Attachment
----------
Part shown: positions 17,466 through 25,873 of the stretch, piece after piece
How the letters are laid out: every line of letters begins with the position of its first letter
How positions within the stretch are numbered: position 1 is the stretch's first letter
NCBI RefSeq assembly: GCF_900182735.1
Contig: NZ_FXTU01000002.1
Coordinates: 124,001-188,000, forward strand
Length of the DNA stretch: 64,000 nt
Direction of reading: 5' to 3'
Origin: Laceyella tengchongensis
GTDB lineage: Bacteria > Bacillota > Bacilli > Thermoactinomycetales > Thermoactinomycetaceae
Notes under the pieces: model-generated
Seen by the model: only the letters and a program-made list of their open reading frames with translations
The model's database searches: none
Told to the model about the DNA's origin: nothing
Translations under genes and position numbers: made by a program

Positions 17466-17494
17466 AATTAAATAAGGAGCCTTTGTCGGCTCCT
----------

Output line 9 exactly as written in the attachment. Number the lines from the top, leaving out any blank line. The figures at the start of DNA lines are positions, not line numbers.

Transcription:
Origin: Laceyella tengchongensis